The Waterworth Story

The bent of young Waterworth was perhaps revealed by his acquisition of membership to the Royal Society of Tasmania at the age of 17 – at whose meetings and lectures were discussed such wide-ranging and improving topics as horticulture, practical and adapted science, history, philosophy and psychology. His 1990 obituary cited gardening as his primary private passion.

Projector Model Timeline

Earlier models? with black noses marked ‘Waterworth Hobart’

Model A / B / C / H: all-silver lenses marked ‘WATERWORTH-HOBART’ and ‘X inch’. Red W circular logo.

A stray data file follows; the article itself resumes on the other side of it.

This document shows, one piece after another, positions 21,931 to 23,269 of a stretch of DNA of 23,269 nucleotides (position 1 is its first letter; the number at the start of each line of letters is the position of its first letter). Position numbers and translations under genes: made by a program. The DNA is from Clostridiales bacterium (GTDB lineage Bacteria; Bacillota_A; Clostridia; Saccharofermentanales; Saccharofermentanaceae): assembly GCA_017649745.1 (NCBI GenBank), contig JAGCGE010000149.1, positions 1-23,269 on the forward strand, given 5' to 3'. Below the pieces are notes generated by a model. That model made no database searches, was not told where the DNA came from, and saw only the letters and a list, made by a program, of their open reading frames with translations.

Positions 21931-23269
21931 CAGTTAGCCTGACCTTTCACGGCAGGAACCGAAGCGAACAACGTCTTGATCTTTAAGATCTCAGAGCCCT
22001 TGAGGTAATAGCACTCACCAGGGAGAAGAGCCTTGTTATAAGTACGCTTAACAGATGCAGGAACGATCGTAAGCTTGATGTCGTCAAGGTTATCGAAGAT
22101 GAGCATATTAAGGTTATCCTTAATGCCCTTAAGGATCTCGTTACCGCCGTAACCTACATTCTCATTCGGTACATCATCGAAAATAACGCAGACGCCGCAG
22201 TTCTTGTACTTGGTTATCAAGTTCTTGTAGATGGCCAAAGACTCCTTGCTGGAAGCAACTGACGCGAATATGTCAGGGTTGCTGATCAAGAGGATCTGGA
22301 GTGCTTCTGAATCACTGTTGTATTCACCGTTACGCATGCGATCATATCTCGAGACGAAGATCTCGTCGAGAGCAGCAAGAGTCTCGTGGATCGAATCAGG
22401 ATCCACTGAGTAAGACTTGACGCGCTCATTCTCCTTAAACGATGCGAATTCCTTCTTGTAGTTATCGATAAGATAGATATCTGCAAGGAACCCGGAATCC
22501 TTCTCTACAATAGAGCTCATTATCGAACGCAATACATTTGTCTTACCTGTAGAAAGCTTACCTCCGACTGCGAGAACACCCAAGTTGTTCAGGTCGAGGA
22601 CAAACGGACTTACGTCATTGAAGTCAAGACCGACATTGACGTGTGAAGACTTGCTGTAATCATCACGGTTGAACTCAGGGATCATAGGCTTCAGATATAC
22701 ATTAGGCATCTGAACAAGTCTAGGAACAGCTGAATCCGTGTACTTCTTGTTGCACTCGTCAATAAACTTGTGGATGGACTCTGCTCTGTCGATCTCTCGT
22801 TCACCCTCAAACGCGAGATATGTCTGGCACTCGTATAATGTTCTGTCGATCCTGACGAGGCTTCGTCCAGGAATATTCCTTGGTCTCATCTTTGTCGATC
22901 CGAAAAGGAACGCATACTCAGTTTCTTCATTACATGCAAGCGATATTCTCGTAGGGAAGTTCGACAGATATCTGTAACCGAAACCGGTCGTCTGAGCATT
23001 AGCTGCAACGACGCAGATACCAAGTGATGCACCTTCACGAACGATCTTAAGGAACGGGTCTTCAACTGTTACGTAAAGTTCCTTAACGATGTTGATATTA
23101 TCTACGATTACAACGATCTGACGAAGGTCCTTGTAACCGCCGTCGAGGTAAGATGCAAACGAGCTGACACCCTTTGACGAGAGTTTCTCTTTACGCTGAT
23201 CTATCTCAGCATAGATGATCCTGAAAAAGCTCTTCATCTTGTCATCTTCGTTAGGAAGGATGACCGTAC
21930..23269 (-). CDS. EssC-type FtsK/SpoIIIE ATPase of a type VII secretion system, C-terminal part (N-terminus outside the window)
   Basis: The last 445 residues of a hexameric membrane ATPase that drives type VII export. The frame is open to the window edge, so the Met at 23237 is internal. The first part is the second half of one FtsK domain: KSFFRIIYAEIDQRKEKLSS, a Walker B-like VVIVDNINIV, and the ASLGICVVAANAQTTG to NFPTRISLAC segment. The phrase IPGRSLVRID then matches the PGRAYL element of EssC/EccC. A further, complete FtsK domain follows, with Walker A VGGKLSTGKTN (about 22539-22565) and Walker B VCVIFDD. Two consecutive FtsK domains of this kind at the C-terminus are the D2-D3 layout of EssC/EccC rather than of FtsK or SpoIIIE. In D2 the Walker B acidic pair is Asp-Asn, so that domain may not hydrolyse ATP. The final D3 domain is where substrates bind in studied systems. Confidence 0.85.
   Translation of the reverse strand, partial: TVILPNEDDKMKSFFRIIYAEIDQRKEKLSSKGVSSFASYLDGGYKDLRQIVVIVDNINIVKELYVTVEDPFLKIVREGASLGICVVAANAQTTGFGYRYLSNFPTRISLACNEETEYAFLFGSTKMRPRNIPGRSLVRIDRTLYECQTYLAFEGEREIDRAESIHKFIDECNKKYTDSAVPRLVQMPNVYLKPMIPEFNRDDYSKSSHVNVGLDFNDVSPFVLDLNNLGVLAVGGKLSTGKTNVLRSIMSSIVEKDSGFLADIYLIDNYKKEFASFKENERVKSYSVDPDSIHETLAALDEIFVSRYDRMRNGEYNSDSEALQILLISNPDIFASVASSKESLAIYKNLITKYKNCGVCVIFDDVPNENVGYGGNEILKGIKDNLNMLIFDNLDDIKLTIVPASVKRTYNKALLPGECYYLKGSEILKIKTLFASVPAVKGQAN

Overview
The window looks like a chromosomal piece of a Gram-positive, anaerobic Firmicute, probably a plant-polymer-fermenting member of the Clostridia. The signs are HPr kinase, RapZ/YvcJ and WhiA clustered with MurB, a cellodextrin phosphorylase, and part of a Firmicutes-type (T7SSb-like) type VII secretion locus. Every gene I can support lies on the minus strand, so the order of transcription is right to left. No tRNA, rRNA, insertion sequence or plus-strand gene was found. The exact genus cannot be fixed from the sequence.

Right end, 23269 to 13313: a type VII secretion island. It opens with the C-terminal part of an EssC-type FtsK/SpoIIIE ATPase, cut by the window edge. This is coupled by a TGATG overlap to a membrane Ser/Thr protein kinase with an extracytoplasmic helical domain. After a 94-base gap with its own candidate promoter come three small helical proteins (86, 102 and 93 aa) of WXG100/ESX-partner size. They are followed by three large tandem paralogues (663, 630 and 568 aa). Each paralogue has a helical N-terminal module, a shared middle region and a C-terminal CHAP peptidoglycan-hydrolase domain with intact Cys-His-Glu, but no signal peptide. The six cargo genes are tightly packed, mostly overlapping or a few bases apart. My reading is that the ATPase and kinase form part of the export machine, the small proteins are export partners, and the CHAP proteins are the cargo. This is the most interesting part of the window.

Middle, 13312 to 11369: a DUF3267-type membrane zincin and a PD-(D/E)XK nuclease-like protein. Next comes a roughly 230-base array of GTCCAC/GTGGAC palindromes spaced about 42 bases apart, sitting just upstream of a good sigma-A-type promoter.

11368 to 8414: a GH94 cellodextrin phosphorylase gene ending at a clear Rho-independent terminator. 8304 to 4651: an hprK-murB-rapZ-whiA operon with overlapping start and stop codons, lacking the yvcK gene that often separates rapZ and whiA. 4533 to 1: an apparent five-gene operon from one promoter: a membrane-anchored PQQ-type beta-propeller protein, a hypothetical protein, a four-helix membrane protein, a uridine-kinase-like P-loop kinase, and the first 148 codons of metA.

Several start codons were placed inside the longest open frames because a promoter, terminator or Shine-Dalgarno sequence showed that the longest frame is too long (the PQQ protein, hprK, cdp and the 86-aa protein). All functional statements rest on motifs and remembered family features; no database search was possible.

Later models with silver barrels / black noses, some marked ‘Lyra’, ‘Rigel’, ‘Antares’

Enlarger Lenses

At least one 50/3.5 – likely derived from Elmar Tessar

Projector Lenses

The 1962 catalogue indicates the production of Model A, C and H 35mm slide and film projectors, increasing in price from £36 to £76. Evidently the range was recomputed and upgraded from the models shown in the surviving 1956 catalogue, which are uniformly slower. The 4-inch f2.6 model stands out as by far the most expensive of the 3-6 inch variants, which likely indicates it was a more complex construction: perhaps a Tessar unlike its Petzval siblings.

Process Lenses

From 9-48″ in focal length

Taking Lenses and Other Optics

Centaur 50/3.5 – likely derived from Elmar Tessar

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